Guwahati: Fancy Bazar Business Takes a Dip this Durga Puja
"This year there's nothing, not even 20% compared to last year. Puja is just 8 days to go and still there are no people in market,” said a dejected shirt seller at Annapura Plaza in Guwahati's Fancy Bazar market. He along with the other shirt retailers of the complex had to bear zero economic activity in the lockdown months. "We had to bear heavy losses for 5 months and had to let go of our staff," said the owner, who requested not to be named.
With the relaxed reopening, the shopkeepers had come to terms with the COVID-19 induced lockdown. They were hoping for better days towards the festive end of the year. "We had hopes of making profits during the Puja. People were also excited because of the festivities," said Ashish Roy who owns a retail fashion shop.
However, the recent guidelines issued by the government have irked the shopkeepers. The government has fixed the timings for restaurants and Puja pandals, which are expected to be closed at 9 PM and 10 PM respectively. The sellers believe this has demotivated customers from shopping further thereby reducing the overall demand. "The spirit of the people is gone. If the government wants people inside their houses then close everything down. We have already wasted months and can do it again. We are suffering and will continue to do so," added Roy.
The traditional retail players have also had it difficult. Mohinis, one of the prominent shops of Fancy Bazar, has seen 50% less transactions. "The losses are heavy. It's down by 50% as the market is empty. Our sales are even lower than those during off season," said the sales executive of Mohinis.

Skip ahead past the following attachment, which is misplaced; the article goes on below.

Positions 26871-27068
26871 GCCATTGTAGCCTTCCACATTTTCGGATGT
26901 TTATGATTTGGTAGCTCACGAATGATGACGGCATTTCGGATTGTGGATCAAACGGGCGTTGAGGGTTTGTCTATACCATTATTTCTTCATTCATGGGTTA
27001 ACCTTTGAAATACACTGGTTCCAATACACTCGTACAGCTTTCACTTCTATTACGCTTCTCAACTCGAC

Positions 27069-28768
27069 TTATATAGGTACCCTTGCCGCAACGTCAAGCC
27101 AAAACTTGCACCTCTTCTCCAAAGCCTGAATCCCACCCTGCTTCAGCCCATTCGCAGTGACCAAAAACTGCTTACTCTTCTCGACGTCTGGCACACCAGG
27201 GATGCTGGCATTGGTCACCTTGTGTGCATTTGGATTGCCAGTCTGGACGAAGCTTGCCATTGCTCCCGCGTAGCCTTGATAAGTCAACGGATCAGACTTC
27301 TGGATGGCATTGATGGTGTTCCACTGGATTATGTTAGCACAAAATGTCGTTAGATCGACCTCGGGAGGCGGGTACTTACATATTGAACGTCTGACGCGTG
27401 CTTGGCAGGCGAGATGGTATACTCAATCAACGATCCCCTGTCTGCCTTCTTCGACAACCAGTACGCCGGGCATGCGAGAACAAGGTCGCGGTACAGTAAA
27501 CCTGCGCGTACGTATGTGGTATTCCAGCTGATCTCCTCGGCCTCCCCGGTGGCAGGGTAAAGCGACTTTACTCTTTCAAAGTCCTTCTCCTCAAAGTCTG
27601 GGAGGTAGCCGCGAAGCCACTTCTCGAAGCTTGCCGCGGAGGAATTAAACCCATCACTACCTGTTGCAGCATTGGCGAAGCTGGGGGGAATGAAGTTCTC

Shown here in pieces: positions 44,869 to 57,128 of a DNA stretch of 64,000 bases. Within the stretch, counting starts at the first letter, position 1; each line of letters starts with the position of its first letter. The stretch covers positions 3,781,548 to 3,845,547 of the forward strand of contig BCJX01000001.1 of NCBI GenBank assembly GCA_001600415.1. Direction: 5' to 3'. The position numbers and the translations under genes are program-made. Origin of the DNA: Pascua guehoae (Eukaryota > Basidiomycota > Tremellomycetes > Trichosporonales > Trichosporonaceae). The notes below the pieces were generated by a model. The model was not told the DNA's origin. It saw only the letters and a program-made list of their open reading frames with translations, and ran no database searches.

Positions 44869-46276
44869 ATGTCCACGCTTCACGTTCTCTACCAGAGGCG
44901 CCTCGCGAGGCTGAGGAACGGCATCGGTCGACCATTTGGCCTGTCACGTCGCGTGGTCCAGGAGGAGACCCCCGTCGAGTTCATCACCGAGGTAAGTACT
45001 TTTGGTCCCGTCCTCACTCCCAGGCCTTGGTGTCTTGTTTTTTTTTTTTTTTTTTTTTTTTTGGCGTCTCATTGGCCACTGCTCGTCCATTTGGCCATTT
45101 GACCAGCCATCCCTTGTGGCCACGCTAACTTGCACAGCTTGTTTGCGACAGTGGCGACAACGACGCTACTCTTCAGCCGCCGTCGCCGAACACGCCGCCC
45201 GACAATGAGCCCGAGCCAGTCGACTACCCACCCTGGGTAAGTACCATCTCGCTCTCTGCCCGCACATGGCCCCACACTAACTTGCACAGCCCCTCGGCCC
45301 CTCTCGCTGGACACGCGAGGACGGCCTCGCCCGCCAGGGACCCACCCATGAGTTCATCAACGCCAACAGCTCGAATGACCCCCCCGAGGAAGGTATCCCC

Sales are further down for the premium segment. The upper-middle-class section of people have mostly avoided going to Fancy Bazar despite the unlock. "The high-end and upper-middle-class customer footfall is very less," said SK Agarwal, Proprietor of Beach fashion. As per Agarwal, this has been the worst year for trade since the last 40 years after he started his operations.
Fashion retail is a seasonal market with new arrivals demanding the best prices. Procuring of stock has been a challenge for the owners. "The entire clothes retail business is under heavy losses. As fashion changes fast, the entire stock becomes ‘dead’ if we don’t purchase new stuff," said the proprietor of a ladies’ fashion shop in AC market.
With the change of trends and seasons, the clothing goes out of fashion. Since the lockdown the dead stock has piled up for these retailers. "It appears that till 2021, things will be this way and if things remain the same, the entire market will be finished," added the owner.
Apart from fashion retail, the Assamese textile industry has taken a beating. The businesses selling silk and muga products couldn't do any business during the lockdown as the Rongali Bihu was cancelled. With a subdued wedding season and a low spirited Durga Puja, they have a multi-dimensional problem.
"As compared to last year, it’s very bad. Puja is just 10-12 days away. Usually there is no room for customers to enter the market but today I haven’t even sold anything yet," said Bhaskar Kalita of Anita Silk Store, New Market.